By Monday, the U.S. coronavirus case count passed 2.5 million as the death toll neared 126,000, according to a Times tally.
According to the same tally, the top five states in coronavirus cases as of Monday were: New York with over 397,000; California with over 216,000; New Jersey with more than 173,000; Texas with over 152,000 and Illinois with over 143,000.
Millions infected unknowingly in March
Meanwhile, a new study suggests that as many as 8.7 million Americans came down with coronavirus in March, but more than 80% of them were never diagnosed, CNN reported.
A team of researchers looked at the number of people who went to doctors or clinics with influenza-like illnesses that were never diagnosed as coronavirus, flu or any of the other viruses that usually circulate in winter. There was a giant spike in these cases in March, according to the study published June 22 in the journal Science Translational Medicine.
Only 100,000 cases were officially reported during that time period, but there was a shortage of coronavirus testing kits at the time, CNN reported.
The team turned to CDC data collected from each state for influenza-like illness. The agency asks doctors to report all cases of people coming in for treatment for fever, cough and other symptoms caused by influenza.
"The findings support a scenario where more than 8.7 million new SARS-CoV-2 infections appeared in the U.S. during March and estimate that more than 80% of these cases remained unidentified as the outbreak rapidly spread," said Justin Silverman, of Penn State University, and colleagues, CNN reported.
An old drug brings new hope
There has been some good news in recent weeks, however. Researchers at Oxford University in England announced that dexamethasone, a widely used, low-cost steroid, appears to cut the death rate for ventilated COVID-19 patients by one-third. It also lowered the death rate for patients who require oxygen (but are not yet on a ventilator) by one-fifth, the Times reported.
"Bottom line is, good news," Fauci, who directs the U.S. National Institute of Allergy and Infectious Diseases, told the Associated Press. "This is a significant improvement in the available therapeutic options that we have."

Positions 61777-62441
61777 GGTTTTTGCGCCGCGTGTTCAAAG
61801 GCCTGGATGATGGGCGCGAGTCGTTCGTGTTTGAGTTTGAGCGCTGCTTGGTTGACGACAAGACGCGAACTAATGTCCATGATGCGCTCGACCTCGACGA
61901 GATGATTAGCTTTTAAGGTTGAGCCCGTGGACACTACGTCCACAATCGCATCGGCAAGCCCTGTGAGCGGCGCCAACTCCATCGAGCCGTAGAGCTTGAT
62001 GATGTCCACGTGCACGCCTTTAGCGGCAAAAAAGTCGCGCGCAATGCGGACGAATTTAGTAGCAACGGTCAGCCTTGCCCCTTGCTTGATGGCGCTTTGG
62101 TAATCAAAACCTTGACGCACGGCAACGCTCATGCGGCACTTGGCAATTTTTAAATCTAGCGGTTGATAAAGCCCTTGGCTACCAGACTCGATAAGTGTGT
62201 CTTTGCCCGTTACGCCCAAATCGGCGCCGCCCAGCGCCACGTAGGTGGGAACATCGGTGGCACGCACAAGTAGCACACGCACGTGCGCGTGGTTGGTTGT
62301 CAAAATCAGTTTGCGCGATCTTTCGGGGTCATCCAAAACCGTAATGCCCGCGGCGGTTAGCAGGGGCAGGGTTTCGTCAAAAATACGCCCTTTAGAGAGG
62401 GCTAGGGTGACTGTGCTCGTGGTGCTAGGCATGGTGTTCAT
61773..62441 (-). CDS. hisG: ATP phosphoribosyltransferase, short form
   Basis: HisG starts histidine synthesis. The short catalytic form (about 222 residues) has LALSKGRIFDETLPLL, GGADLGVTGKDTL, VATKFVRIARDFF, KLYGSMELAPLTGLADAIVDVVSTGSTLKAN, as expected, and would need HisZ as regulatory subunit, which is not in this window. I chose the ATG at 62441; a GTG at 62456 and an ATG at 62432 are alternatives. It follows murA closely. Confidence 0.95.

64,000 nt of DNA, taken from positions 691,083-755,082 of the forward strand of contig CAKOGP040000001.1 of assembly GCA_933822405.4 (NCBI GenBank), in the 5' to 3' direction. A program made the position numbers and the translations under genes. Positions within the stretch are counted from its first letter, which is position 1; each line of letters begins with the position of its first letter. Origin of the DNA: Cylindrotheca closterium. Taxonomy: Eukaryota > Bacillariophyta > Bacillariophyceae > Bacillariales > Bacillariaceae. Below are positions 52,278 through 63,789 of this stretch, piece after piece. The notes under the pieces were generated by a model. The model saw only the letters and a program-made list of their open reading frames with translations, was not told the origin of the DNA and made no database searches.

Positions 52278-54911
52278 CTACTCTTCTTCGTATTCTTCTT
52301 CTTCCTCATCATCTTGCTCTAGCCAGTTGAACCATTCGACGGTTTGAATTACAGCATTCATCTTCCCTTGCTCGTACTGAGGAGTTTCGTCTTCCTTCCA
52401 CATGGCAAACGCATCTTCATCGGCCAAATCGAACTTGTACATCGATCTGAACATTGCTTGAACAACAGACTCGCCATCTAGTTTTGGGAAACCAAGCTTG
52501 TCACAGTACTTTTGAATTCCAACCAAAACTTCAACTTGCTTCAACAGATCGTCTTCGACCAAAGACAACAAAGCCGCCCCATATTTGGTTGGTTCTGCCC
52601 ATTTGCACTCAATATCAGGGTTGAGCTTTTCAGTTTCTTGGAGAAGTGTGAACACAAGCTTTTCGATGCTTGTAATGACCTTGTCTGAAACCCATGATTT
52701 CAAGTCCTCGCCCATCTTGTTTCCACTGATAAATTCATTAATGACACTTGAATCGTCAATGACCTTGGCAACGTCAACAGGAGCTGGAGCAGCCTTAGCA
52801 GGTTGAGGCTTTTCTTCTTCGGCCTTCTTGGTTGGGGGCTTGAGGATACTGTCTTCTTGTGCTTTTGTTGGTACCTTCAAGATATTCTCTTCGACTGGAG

But at least three manufacturers of the drug have reported shortages, according to the American Society of Health-System Pharmacists, STAT News reported. Two of the manufacturers cited increased demand as a reason for their shortages.
Meanwhile, the search for an effective vaccine continues. The U.S. Department of Health and Human Services (HHS) has said that it would provide up to $1.2 billion to the drug company AstraZeneca to develop a potential coronavirus vaccine from Oxford University, in England.
The fourth, and largest, vaccine research agreement funds a clinical trial of the potential vaccine in the United States this summer with about 30,000 volunteers, the Times reported.
The goal? To make at least 300 million doses that could be available as early as October, the HHS said in a statement.
The United States has already agreed to provide up to $483 million to the biotech company Moderna and $500 million to Johnson & Johnson for their vaccine efforts. It is also providing $30 million to a virus vaccine effort led by the French company Sanofi, the Times reported. Moderna said a large clinical trial of its vaccine candidate could begin in July.
Nations grapple with pandemic
Elsewhere in the world, the situation remains challenging.
Even as the pandemic is easing in Europe and some parts of Asia, it is worsening in India. Officials in New Delhi plan to test all of the city's 29 million residents in the next week or so, as the number of coronavirus cases passed 500,000 on Monday and pushed many hospitals to their breaking point, the Times reported.
Brazil has also become a hotspot in the coronavirus pandemic, with more than 1.3 million confirmed infections by Monday, according to the Hopkins tally. U.S. President Donald Trump has issued a ban on all foreign travelers from Brazil because of the burgeoning number of COVID-19 cases in that country, CNN reported.
Cases are also spiking wildly in Russia: As of Monday, that country reported the world's third-highest number of COVID-19 cases, at more than 640,000, the Hopkins tally showed.
Worldwide, the number of reported infections passed 10 million on Monday, with over 500,000 deaths, according to the Hopkins tally.